Electric vehicles have become increasingly popular with Americans. A new survey reports that there are about 2 million electric vehicles worldwide. By the year 2020, experts estimate that there will be from 10 to 20 million electric vehicles used in countries around the world. This underscores the global realization that the use of coal and oil is harmful to the environment. Not only that, but our earth’s coal, oil and mineral resources will eventually run out.
In the world of batteries, lithium-ion technology has been the front runner for many years. Today, this type of battery powers everything from cell phones to electronic devices. But it is also the standard way to power electric vehicles. Manufacturers of electric vehicles are searching for a new and better way to power their cars. They’re looking for smaller batteries that offer better performance. Of course, cost is always a factor. This has spawned a global race to create more eco-friendly options to power electric cars, cell phones, and electronic devices.
Researchers say that they’re not just looking to invent a better battery. They believe that their research is important as well. Thomas Edison tried and failed to invent the light bulb over 1,000 times. He claimed that each try wasn’t a failure at all; instead, it was an important method of eliminating ways that would not work. In order to perfect the battery or invent a better battery, it may be necessary to refine the materials and processes that are used. That’s a big part of the development of newer, better batteries for electric cars. Of course, cost is always a consideration; especially when you’re talking about powering a vehicle.
The gasoline engine has had its problems over the years since its invention in the late 1800’s. It was once a troubled and flawed method of powering the automobile. Any number of things could go wrong with a car in the 1950’s. The carburetor might not be set right. The spark plugs might be fouling out. Maybe one of the fuel hoses was clogged. There were an endless number of things that could go wrong and this kept many auto mechanics working hard fixing those engines. But today, you rarely hear of those sorts of problems because the auto engine has been perfected and fine-tuned to run well with almost no maintenance. Change the oil every 3,000 miles and you’re good to go.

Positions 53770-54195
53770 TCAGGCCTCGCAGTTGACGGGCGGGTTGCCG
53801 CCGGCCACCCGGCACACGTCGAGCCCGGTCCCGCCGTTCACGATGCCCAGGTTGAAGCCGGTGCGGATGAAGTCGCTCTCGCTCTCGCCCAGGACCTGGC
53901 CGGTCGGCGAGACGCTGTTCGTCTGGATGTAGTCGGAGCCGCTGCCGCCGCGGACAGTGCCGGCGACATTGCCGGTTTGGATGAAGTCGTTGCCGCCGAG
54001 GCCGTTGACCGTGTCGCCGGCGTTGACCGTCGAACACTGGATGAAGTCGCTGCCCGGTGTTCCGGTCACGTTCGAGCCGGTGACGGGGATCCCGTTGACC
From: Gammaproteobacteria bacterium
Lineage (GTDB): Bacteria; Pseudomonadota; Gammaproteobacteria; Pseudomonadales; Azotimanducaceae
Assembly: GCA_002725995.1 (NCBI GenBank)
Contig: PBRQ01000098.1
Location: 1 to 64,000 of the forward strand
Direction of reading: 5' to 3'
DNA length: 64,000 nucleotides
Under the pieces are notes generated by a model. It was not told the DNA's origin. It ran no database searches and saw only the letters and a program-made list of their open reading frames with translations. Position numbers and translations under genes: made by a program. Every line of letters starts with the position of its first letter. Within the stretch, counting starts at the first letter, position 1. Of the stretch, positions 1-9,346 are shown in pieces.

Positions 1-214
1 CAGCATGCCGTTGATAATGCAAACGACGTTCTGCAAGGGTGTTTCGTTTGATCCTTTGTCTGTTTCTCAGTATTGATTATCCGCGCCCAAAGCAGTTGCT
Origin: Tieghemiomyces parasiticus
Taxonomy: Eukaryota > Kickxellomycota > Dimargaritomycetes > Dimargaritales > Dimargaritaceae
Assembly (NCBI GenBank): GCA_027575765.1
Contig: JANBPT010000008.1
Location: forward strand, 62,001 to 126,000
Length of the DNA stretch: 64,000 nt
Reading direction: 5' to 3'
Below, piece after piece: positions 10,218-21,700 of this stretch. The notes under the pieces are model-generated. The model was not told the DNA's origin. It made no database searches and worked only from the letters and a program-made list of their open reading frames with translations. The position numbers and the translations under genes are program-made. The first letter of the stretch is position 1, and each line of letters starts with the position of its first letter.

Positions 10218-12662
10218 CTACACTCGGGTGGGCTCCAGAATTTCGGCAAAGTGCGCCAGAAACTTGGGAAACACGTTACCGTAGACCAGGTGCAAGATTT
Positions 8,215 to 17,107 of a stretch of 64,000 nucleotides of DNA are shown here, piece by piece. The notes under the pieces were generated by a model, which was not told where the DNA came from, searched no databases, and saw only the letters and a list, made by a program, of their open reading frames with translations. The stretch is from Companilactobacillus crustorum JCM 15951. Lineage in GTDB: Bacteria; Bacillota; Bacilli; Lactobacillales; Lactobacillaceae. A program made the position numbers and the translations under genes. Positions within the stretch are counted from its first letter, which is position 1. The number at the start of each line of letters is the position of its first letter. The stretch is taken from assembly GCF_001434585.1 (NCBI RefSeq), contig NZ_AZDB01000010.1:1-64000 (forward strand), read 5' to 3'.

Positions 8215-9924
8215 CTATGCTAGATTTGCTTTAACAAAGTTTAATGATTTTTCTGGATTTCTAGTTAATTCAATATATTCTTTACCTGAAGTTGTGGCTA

That’s the way developers are hoping things will go with the lithium-ion battery. They want it to evolve into a smaller, more compact battery that offers much more power and more reliable service even under poor conditions. When that happens, the whole field of electric cars will take off.
This newest iteration of the battery uses a manganese and sodium-ion-based material that’s more environmentally friendly and costs less. It has been developed by researchers at Seoul National University who were working with developers at The University of Texas at Dallas. The unique sodium-ion design replaces the green lithium atoms with yellow sodium atoms. The new material consists of a layered structure that incorporates both red oxygen atoms, as well as purple manganese.
Preliminary results are very promising. Researchers say that the new material is much more stable, plus it has lithium’s high energy capabilities. It’s also compatible with today’s modern mass production processes. They are calling the new battery “promising” but still running tests on the new material. As this battery becomes more viable, auto makers may see a much brighter future for the electric automobile. One day, the gasoline engine may be a relic only seen in a museum.